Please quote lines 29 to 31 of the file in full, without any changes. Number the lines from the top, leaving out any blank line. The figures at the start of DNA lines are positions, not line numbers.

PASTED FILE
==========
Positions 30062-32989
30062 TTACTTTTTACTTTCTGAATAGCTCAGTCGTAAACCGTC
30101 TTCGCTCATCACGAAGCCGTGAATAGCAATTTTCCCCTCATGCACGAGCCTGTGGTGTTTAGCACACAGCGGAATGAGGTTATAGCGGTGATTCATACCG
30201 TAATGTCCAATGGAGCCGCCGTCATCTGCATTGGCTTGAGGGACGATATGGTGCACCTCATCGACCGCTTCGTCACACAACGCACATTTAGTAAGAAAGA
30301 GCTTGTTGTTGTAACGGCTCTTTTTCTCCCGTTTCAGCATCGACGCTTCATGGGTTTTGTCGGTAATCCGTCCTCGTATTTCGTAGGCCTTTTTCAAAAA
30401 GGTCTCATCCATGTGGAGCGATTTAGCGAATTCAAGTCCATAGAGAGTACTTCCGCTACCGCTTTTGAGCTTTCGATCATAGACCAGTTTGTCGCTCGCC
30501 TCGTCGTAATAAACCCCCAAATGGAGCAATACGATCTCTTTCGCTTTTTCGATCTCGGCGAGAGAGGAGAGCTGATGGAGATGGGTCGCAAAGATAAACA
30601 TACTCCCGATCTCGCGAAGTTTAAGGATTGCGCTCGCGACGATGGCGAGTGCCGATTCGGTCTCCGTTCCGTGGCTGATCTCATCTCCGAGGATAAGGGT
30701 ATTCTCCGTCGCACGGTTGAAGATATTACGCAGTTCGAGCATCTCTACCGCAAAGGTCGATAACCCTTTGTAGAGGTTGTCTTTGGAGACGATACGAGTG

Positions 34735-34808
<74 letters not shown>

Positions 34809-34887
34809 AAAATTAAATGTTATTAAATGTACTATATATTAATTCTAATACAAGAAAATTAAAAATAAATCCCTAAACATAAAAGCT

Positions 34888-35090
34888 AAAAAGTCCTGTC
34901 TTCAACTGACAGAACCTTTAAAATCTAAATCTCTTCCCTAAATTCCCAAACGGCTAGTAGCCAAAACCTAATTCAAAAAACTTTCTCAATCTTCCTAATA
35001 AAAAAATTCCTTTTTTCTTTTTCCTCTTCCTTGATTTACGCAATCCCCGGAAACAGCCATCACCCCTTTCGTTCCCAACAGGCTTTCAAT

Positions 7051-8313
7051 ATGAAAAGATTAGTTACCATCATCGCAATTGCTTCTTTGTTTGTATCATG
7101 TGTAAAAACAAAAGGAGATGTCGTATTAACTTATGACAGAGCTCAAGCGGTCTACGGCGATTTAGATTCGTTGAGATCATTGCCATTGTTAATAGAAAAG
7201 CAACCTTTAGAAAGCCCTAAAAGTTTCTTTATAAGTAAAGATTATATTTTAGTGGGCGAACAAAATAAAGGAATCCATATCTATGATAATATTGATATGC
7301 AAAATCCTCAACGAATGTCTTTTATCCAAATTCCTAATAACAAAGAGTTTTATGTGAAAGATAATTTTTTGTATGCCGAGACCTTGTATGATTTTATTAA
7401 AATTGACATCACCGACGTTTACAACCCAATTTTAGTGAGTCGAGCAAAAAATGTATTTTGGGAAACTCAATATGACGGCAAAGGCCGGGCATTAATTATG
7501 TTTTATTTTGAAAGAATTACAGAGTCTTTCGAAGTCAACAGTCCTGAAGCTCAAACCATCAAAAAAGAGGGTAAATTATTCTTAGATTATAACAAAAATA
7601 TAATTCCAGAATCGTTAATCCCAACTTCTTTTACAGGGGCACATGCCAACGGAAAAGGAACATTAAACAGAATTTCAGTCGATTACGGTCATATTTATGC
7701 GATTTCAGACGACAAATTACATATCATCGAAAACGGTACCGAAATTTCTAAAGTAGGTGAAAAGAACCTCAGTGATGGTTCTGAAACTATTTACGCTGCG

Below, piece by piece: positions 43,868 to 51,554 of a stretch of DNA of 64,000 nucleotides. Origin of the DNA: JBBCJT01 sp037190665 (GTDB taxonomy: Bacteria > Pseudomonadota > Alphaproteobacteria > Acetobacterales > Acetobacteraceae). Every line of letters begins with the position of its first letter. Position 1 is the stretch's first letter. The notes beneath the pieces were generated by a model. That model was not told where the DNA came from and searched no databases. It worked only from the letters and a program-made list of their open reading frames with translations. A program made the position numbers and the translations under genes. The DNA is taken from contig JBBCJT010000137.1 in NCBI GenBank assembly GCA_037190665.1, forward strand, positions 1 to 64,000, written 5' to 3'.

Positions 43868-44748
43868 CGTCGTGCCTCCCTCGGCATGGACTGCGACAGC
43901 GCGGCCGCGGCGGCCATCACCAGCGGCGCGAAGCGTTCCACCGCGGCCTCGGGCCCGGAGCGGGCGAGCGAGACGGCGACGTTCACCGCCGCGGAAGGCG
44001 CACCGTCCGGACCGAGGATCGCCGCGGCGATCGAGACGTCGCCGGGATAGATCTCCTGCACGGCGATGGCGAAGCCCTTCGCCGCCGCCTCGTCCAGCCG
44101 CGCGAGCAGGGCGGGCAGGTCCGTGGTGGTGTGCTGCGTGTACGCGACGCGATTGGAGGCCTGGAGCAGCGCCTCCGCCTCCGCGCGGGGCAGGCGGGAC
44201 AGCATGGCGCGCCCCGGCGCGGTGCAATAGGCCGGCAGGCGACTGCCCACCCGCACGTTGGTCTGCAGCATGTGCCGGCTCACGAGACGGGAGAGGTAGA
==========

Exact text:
43868 CGTCGTGCCTCCCTCGGCATGGACTGCGACAGC
43901 GCGGCCGCGGCGGCCATCACCAGCGGCGCGAAGCGTTCCACCGCGGCCTCGGGCCCGGAGCGGGCGAGCGAGACGGCGACGTTCACCGCCGCGGAAGGCG
44001 CACCGTCCGGACCGAGGATCGCCGCGGCGATCGAGACGTCGCCGGGATAGATCTCCTGCACGGCGATGGCGAAGCCCTTCGCCGCCGCCTCGTCCAGCCG